If Your Breath Smells Like This, Get Checked for Diabetes Now
The CDC warns that if you notice this, it's time to call 911.
You'd be hard-pressed to find anyone who relishes the idea of having bad breath. However, it's not just embarrassment your halitosis may cause—experts say there are some cases in which bad breath can be downright deadly. According to the Centers for Disease Control and Prevention (CDC), if your breath smells a certain way, it could mean you have a serious complication of diabetes—and one that requires immediate medical attention. To make matters worse, the health authority says this symptom, which can easily be mistaken for an oral health problem alone, is sometimes "the first sign of diabetes in people who haven't yet been diagnosed," a fact that often translates to delays in diagnosis and care. Read on to find out when the CDC says it's time to call 911 and which other symptoms may tip you off to the problem.
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Fruity or sweet-smelling breath may signal that you have diabetes.
According to the CDC, having fruity or sweet-smelling breath may be the result of a serious complication of diabetes known as diabetic ketoacidosis (DKA). Though the condition is more common among people with type 1 diabetes, it can also affect those with type 2 diabetes. Regardless of what type of diabetes you have, DKA is considered a life-threatening medical emergency. The CDC says that if you notice fruity-smelling breath and believe DKA could be to blame, you should contact your doctor immediately. If for some reason you cannot reach them, go to the emergency room or dial 911, CDC experts urge.
While few people are aware of the connection between their breath and their blood sugar levels, CDC experts explain that your breath can take on an unfamiliar odor when ketone levels rise as a complication of diabetes. When the body doesn't have enough insulin for cells to turn blood sugar into energy, the liver instead burns fat for fuel, producing acids called ketones as part of the process. This can lead ketones to rise to dangerous levels in your body, causing a change in the smell of your breath, among other symptoms.
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It's not your breath alone that can tip you off to a problem.
DKA typically develops slowly over time and the symptoms may be subtle at first. Besides sweet or fruity-smelling breath, early symptoms may also include increased thirst and frequent urination.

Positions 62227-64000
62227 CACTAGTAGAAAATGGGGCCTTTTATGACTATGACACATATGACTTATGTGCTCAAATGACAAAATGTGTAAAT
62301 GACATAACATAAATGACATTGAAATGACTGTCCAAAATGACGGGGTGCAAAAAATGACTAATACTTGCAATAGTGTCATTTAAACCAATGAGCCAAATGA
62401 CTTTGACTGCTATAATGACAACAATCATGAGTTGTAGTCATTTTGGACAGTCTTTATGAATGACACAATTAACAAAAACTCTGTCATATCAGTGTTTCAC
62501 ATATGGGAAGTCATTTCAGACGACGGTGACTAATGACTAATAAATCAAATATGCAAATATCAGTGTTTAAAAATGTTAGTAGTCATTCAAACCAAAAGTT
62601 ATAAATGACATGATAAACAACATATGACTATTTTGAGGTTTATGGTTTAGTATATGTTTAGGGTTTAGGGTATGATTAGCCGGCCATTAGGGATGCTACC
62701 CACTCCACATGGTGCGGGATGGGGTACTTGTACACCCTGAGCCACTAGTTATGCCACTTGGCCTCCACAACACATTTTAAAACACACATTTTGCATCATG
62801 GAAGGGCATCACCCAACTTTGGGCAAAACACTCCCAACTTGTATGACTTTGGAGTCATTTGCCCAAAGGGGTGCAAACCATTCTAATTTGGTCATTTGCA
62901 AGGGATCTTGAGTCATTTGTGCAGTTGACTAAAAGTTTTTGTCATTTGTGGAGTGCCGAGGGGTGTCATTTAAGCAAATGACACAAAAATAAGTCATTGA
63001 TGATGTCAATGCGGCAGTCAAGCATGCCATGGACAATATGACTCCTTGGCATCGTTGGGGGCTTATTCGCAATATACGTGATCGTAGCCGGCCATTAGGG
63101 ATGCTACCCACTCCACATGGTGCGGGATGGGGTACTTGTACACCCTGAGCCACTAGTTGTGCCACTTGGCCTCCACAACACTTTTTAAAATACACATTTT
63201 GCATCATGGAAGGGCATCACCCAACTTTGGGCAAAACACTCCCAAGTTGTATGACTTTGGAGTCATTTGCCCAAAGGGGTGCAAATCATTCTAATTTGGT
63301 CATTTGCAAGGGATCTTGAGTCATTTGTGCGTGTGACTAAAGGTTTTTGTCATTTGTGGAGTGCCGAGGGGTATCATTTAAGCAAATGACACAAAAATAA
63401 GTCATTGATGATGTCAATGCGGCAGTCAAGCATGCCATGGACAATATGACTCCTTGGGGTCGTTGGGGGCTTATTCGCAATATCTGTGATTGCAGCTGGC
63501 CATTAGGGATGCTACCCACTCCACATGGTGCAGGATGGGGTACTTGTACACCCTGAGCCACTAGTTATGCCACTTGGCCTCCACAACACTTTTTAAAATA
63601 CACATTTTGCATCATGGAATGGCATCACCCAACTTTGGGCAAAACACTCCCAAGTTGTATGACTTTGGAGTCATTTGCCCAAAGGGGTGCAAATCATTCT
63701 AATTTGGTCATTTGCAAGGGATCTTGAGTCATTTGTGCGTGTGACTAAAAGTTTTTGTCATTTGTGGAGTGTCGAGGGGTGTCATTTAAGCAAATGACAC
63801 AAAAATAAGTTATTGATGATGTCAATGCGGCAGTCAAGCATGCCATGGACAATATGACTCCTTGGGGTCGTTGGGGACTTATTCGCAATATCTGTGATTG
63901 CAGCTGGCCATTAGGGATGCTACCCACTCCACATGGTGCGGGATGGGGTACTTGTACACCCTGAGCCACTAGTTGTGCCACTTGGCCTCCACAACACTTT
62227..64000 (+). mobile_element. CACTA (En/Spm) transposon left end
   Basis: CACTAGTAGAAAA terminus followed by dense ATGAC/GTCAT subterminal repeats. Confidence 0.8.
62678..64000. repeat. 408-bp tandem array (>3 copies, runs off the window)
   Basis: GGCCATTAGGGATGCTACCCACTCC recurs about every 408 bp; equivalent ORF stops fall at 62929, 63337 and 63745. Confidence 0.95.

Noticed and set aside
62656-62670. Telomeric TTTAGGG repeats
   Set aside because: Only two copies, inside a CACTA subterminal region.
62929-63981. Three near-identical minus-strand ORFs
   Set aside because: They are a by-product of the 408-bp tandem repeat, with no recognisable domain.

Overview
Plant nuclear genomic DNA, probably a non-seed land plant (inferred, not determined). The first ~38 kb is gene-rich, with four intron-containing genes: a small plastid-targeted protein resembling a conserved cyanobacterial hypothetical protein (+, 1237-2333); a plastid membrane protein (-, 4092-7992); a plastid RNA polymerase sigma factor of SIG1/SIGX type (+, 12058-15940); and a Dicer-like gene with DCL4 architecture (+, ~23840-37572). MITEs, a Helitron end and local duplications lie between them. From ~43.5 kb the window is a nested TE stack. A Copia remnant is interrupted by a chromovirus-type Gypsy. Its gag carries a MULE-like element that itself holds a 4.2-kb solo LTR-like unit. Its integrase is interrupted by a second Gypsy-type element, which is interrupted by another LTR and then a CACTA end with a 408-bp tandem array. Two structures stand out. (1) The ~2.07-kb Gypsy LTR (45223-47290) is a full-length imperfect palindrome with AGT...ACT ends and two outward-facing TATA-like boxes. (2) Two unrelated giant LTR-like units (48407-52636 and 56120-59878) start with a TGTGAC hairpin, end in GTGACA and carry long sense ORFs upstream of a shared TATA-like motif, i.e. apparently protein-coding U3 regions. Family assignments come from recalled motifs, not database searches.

If left untreated, you may be met with a sudden onslaught of more serious symptoms. The CDC says these may include nausea and vomiting, fast or deep breathing, headache, a flushed face, fatigue, muscle stiffness, or stomach pain.
Two specific factors may increase your risk of DKA.
Certain circumstances can heighten your risk of developing DKA if you have diabetes. Very high blood sugar and low insulin levels are frequently to blame, the CDC says.
There are two common reasons that this set of circumstances can occur: sickness and missed insulin shots. The CDC explains that being sick may influence your appetite, thereby altering how much you eat or drink. This may make it more difficult to manage your blood sugar levels. In other cases, missing insulin shots (either due to forgetfulness, a clogged insulin pump, or dosage errors) can throw your insulin levels out of balance.
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Here's how to recognize a serious problem.
To help prevent a serious medical emergency, the CDC recommends testing your blood for ketones any time you're sick or suspect you have high blood sugar. "You should also test for ketones [every four to six hours] if you have any of the symptoms of DKA," their experts suggest.
If you do find that your ketones are moderate or high, you should contact your doctor for immediate care. Call 911 immediately if you cannot reach your doctor and you have any severe symptoms of DKA, including fruity-smelling breath, difficulty breathing, vomiting, or blood sugar levels above 300 mg/dL.
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